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July 1996

Cutaneous Findings in Gulf War Veterans

Author Affiliations

USA Heidelberg, Germany


USA Washington, DC

Department of Dermatology Hospital of the University of Pennsylvania 4 Maloney Bldg 3600 Spruce St Philadelphia, PA 19104

Arch Dermatol. 1996;132(7):846-847. doi:10.1001/archderm.1996.03890310138034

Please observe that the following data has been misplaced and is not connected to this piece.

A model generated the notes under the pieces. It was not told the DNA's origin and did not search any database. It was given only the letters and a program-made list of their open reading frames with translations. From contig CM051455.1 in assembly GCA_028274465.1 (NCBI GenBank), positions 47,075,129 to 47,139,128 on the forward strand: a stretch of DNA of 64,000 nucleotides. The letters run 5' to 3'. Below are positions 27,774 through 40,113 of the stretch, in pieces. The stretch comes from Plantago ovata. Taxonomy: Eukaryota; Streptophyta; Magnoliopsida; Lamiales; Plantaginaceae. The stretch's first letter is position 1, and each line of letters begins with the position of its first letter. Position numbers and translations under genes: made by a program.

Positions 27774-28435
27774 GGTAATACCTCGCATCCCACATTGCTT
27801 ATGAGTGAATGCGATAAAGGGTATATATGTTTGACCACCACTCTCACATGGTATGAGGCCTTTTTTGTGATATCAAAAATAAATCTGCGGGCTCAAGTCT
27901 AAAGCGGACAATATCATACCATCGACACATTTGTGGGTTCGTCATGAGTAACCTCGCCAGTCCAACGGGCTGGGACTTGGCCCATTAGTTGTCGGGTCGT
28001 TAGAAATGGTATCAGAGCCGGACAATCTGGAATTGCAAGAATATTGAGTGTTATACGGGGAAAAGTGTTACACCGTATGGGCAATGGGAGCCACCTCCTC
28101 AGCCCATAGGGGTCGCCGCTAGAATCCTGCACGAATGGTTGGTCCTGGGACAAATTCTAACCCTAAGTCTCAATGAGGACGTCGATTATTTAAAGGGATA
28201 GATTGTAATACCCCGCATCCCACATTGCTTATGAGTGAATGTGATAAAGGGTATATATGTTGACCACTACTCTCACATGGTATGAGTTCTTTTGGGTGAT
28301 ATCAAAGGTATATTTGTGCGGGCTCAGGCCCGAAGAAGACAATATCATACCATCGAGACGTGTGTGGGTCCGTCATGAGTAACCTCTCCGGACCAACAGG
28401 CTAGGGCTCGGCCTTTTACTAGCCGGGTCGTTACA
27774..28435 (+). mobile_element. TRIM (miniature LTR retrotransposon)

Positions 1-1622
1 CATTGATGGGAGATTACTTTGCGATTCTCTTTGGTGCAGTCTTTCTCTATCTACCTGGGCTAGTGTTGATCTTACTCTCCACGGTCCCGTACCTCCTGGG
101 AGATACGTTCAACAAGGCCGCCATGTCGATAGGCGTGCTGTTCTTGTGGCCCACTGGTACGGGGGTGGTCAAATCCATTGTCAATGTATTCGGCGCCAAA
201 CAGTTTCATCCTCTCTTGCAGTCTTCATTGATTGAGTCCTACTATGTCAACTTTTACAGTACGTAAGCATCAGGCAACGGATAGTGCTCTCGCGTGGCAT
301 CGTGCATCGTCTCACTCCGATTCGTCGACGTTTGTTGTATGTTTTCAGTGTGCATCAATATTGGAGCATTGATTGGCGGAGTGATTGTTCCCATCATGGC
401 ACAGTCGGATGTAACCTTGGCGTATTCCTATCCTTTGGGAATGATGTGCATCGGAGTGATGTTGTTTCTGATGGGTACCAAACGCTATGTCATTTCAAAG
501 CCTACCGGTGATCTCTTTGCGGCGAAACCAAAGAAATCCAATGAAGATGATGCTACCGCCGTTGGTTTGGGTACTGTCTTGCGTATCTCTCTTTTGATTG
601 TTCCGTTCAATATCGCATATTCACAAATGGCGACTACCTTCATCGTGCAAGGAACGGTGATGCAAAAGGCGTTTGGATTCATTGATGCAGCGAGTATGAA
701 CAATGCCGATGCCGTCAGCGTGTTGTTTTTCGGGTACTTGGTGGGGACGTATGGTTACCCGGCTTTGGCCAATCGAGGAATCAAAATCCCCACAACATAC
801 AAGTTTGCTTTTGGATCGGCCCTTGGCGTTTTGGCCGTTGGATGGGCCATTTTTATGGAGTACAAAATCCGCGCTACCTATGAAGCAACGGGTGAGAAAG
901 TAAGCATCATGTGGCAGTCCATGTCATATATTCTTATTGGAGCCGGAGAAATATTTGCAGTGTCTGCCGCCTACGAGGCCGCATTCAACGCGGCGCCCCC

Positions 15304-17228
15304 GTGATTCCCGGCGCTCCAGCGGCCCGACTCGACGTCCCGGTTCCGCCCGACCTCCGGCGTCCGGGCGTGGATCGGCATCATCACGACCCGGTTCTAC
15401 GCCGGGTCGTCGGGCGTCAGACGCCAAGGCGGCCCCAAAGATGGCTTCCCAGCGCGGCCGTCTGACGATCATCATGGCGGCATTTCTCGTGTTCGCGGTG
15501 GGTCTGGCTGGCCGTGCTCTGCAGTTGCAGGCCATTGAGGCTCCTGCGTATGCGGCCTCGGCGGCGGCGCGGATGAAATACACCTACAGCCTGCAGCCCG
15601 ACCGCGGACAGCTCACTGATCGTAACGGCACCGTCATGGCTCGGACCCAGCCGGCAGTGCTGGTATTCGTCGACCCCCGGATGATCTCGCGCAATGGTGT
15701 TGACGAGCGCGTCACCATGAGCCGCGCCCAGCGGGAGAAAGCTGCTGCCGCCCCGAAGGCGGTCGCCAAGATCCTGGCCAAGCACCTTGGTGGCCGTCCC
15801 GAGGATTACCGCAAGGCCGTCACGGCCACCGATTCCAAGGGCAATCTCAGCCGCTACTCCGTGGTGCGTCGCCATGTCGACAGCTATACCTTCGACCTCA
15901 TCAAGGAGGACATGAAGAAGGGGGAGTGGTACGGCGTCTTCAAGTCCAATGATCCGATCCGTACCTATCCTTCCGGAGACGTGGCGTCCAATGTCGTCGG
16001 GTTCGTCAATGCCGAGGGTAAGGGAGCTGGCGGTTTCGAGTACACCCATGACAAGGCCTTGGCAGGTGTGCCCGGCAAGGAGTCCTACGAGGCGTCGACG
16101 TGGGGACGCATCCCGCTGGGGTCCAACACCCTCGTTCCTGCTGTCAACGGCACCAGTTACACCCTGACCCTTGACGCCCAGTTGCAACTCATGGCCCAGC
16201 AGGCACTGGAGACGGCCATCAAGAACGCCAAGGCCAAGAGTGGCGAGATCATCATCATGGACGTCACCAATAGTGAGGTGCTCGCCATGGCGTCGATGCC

Almost 700 000 American service personnel were deployed to the Persian Gulf in 1990-1991 as a part of Operation Desert Shield/Desert Storm. Fortunately, combat casualties were far less than that reported for previous conflicts.1 However, following their return from Southwest Asia, thousands of Gulf War veterans have sought medical care for symptoms they felt might be related to their wartime service. The most frequent complaints among veterans in the Veterans Affairs Persian Gulf War Registry include the following: fatigue, rash, muscle and/or joint pain, neuropsychiatric complaints, shortness of breath, sleep disturbances, and gastrointestinal problems. Most of the veterans have had readily diagnosable and treatable illnesses that would be expected in a large group of adult patients. Yet many complain of symptoms that remain unexplained despite extensive evaluations.2 To date no evidence exists to support the concept of a single disease or agent causing a specific Gulf War syndrome.

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